Thanks to all of the many volunteers who help make Python Development and these releases possible! Please consider supporting our efforts by volunteering yourself or through organization contributions to the Python Software Foundation.

Tuesday, May 17, 2022

Python 3.9.13 is now available

 

This is the thirteenth maintenance release of Python 3.9. Get it here:
Python 3.9.13

According to the release calendar specified in PEP 596, Python 3.9.13 is the final regular maintenance release. Starting now, the 3.9 branch will only accept security fixes and releases of those will be made in source-only form until October 2025.

This is a milestone moment for me as it means that now both of my release series are security-only. My work as release manager enters its final stage. I’m not crying, you’re crying! :smiling_face_with_tear:

Compared to the 3.8 series, this last regular bugfix release is still pretty active at 166 commits since 3.9.12. In comparison, version 3.8.10, the final regular bugfix release of Python 3.8, included only 92 commits. However, it’s likely that it was 3.8 that was special here with the governance changes occupying core developers’ minds. For reference, version 3.7.8, the final regular bugfix release of Python 3.7, included 187 commits.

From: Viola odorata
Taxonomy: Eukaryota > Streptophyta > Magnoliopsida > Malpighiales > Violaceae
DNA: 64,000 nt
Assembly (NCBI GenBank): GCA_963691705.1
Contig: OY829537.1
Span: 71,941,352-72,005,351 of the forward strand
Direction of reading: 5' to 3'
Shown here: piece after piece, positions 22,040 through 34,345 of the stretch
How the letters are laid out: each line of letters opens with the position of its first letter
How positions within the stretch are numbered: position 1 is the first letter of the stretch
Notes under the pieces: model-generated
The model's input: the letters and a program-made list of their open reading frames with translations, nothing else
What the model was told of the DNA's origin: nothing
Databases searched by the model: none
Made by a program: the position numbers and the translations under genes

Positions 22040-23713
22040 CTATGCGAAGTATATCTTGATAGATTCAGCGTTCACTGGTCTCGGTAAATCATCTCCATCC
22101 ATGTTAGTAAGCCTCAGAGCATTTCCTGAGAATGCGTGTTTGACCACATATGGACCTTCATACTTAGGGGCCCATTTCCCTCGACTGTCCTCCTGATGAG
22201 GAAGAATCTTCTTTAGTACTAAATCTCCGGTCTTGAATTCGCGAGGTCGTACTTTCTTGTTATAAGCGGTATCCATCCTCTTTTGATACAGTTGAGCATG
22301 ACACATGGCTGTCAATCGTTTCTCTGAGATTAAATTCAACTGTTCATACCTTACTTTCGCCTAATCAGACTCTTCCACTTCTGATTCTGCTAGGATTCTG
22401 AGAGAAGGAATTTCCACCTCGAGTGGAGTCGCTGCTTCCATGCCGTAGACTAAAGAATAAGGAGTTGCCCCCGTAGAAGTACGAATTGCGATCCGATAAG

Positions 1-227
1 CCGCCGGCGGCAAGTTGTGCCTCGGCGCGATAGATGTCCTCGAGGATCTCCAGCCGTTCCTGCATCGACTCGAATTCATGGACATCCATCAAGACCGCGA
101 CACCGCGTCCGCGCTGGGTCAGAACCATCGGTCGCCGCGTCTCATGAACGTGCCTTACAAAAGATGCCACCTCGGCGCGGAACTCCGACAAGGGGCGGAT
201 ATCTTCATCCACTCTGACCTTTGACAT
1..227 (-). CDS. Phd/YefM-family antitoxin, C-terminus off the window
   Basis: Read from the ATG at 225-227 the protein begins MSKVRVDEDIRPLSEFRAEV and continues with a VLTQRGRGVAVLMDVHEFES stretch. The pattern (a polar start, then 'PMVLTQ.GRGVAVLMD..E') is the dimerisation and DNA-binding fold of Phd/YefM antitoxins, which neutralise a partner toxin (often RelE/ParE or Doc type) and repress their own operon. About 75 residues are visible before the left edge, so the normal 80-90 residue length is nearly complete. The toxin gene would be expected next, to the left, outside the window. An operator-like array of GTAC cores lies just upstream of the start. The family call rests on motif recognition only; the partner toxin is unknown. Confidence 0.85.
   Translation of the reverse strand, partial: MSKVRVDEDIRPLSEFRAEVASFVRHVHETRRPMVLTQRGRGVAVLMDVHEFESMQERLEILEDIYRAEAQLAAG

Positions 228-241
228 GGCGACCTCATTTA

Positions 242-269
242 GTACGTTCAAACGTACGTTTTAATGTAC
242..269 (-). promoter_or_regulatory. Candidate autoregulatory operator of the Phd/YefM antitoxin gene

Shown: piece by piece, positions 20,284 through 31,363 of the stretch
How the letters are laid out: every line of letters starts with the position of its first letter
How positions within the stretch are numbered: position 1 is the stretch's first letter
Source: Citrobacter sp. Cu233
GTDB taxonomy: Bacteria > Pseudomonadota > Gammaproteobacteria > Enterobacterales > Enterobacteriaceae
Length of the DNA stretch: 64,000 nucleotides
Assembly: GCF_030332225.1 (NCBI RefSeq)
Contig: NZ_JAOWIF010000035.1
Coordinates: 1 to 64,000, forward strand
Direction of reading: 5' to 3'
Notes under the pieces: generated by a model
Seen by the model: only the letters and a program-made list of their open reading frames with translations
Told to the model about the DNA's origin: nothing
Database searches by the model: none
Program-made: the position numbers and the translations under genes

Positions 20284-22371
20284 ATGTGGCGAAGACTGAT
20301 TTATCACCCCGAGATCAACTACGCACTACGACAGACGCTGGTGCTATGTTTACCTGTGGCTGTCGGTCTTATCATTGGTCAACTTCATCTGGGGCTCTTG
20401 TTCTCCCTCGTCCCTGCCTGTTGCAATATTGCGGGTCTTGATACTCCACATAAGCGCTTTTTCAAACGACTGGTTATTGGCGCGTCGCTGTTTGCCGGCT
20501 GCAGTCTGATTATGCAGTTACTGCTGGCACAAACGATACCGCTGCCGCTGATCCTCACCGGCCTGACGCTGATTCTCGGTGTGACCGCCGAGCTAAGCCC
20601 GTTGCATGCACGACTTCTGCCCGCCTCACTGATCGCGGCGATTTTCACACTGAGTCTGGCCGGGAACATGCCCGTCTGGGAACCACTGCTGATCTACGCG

In any case, 166 commits is quite a few changes, some of which being pretty important fixes. Take a look at the change log for details.

Major new features of the 3.9 series, compared to 3.8

Some of the new major new features and changes in Python 3.9 are:

  • PEP 573, Module State Access from C Extension Methods
  • PEP 584, Union Operators in dict
  • PEP 585, Type Hinting Generics In Standard Collections
  • PEP 593, Flexible function and variable annotations
  • PEP 602, Python adopts a stable annual release cadence
  • PEP 614, Relaxing Grammar Restrictions On Decorators
  • PEP 615, Support for the IANA Time Zone Database in the Standard Library
  • PEP 616, String methods to remove prefixes and suffixes
  • PEP 617, New PEG parser for CPython
  • BPO 38379, garbage collection does not block on resurrected objects;
  • BPO 38692, os.pidfd_open added that allows process management without races and signals;
  • BPO 39926, Unicode support updated to version 13.0.0;
  • BPO 1635741, when Python is initialized multiple times in the same process, it does not leak memory anymore;
  • A number of Python builtins (range, tuple, set, frozenset, list, dict) are now sped up using PEP 590 vectorcall;
  • A number of Python modules (_abc, audioop, _bz2, _codecs, _contextvars, _crypt, _functools, _json, _locale, operator, resource, time, _weakref) now use multiphase initialization as defined by PEP 489;
  • A number of standard library modules (audioop, ast, grp, _hashlib, pwd, _posixsubprocess, random, select, struct, termios, zlib) are now using the stable ABI defined by PEP 384.